To drink: Wine! Old Swiss and French grannies will tell you that drinking water with fondue can be fatal, as it causes the cheese to solidify and stick in your stomach. As far as we know this has never been proven with science, but it’s definitely true that a crisp white wine is perfect to cut through the rich, fatty cheese.

Opt for a local vin jaune for the perfect partner.  

 
 
 
 
 
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Lyon – you might think that the whole of France is a foodie destination, but to French people Lyon is the ‘foodie capital’, and for that reason it’s a highly popular staycation destination with the French. Definitely check out the ‘bouchon’ restaurants which specialise in the best in local cuisine. 

What to order: Brioche de pralines rosé. There are so many delicious Lyon savoury specialities that it’s hard to pick one so we’ve gone for a sweet treat here. Pink pralines (nuts in a sugar coating) are the city’s signature sweet and while they’re great on their own, for an extra indulgent treat you can get brioche (sweet bread) studded with pink pralines. A slice (or two) with a pot of coffee is quite possibly the world’s best breakfast.

And to drink:  Beaujolais. Stick with us here, there’s more to beaujolais than the much-derided beaujolais nouveau (although that is getting better these days). The wine appellation extends almost to Lyon and is home to hundreds of small vineyards all making beautiful wines, many of whom are taking up production of vins bio (organic) or vins naturel.  

 
 
 
 
 
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READ ALSO: Bio, natural or biodynamic: 5 things to know about French organic wines

Auvergne – central France tends to get missed by many tourists, which is a real shame because much of it is stunning, as well as being quieter and cheaper than the coastal areas. The area is dotted with mountains and (extinct) volcanoes which give it a really dramatic character.

What to order: Auvergnat cuisine is quite meat-based, although the region is also known for good cheeses. To combine the two into one meal, we highly recommend aligot – a type of silky, creamy mashed potato with lots of stringy cheese stirred in – topped with a sausage. Have this at a restaurant with a glass or good wine or buy it from a street stall and go watch the town’s famous rugby team. Either way, the experience will be sublime.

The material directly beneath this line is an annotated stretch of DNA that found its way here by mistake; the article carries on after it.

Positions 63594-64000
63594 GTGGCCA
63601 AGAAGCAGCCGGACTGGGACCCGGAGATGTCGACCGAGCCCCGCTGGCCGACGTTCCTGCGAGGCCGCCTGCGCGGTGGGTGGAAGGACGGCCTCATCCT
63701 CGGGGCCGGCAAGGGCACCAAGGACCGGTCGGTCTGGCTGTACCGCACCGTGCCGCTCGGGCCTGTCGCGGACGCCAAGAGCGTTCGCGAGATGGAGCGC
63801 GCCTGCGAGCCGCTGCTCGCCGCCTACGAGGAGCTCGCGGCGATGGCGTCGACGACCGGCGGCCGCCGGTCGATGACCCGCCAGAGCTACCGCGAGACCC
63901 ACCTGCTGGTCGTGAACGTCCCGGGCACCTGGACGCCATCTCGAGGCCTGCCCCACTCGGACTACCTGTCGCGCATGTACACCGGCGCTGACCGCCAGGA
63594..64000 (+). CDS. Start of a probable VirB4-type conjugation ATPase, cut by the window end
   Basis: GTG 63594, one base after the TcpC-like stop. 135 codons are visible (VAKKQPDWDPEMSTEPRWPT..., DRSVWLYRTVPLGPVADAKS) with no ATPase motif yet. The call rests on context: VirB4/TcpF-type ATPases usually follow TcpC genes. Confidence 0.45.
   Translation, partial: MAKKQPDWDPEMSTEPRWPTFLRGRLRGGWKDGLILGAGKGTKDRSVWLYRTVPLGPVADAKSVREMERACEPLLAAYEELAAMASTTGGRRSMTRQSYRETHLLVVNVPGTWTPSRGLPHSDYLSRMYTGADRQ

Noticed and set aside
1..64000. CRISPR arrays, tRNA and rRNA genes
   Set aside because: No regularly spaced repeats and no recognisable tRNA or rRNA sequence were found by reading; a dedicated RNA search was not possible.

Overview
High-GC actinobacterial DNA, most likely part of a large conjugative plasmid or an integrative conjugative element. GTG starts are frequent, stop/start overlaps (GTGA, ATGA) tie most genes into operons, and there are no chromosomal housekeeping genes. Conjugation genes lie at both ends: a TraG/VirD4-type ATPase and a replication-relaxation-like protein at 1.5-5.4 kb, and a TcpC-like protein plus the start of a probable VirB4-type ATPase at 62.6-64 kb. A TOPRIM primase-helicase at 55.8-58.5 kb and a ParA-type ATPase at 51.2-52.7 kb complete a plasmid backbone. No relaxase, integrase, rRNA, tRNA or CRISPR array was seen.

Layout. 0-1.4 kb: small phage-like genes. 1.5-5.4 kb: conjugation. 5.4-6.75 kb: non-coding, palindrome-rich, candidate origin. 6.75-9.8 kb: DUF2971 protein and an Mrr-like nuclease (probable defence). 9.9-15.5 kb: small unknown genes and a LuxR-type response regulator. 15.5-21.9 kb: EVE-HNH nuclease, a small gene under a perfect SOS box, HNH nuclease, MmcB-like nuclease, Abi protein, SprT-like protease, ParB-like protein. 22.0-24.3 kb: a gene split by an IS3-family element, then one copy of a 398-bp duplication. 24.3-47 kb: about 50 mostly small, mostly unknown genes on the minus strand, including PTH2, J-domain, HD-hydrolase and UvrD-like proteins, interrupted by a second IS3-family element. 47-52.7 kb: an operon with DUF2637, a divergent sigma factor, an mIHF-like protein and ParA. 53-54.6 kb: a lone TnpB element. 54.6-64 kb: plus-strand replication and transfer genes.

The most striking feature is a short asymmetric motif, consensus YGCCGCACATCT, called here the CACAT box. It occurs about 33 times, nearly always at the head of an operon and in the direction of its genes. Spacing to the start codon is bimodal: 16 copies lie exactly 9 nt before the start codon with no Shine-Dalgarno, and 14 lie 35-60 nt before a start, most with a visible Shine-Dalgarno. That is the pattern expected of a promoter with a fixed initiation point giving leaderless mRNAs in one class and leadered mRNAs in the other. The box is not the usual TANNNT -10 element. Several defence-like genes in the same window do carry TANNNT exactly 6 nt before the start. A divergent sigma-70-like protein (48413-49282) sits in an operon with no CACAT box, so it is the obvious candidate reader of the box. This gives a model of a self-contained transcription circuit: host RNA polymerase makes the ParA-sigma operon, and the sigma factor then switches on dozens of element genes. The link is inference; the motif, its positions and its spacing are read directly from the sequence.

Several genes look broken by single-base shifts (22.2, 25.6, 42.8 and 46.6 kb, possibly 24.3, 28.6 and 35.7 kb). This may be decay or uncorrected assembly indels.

And to drink: Volvic. Those volcanoes that we mentioned earlier give the name to one of France’s most famous mineral waters – Volvic. The water is apparently filtered through six layers of rock for five years, so give your liver a rest and sample some.

 
 
 
 
 
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Corrèze – moving west takes us into Corrèze, one of France’s most sparsely populated départements and one that even some French people would struggle to point to on a map. Transport is not all that easy unless you have a car but if it’s well worth the effort to visit this hidden but lovely corner of France.

What to order: Savoury dishes often feature mushrooms (especially ceps) and chestnuts and freshwater fish such as perch are also popular but we’re going to pick a dessert – clafoutis. The baked fruit flan is hugely popular across France but is traditional in Corrèze – in the classic form it’s made with cherries, but lots of different fruit options are available.

And to drink: They grow a lot of nuts in Corrèze and as well as eating them, they’re often made into digéstifs as well. If by this stage of the roadtrip you are feeling a little heavy, try an after-dinner liqueur to help you digest (although, despite the name scientists claim that a digéstif doesn’t actually help digestion).

 
 
 
 
 
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Île d’Oléron – We’ve now reached the west coast, and just off the shore of the Vendée are two beautiful islands. Île de Ré is known as the ‘French Hamptons’ because it’s such a popular holiday destination for rich Parisians, while its smaller brother Île d’Oléron is less high profile but equally lovely.

What to order: This area is the centre of France’s oyster production and if you take a trip around the island (or on the mainland) you will see hundreds of oyster beds. Virtually all local restaurants serve them, but you’ll also see them piled high at markets, where the stallholders will shuck them for you if you’re afraid of losing a finger in the process.

And to drink: The island is known for its white wines which pair perfectly with oysters. Stop off at the market for a quick glass (and an oyster or two) when you’ve finished your shopping or buy a bottle, plus a platter of oysters and have a picnic. 

 
 
 
 
 
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Head to our Food & Drink section to find guides to the regional specialities of southern and northern France.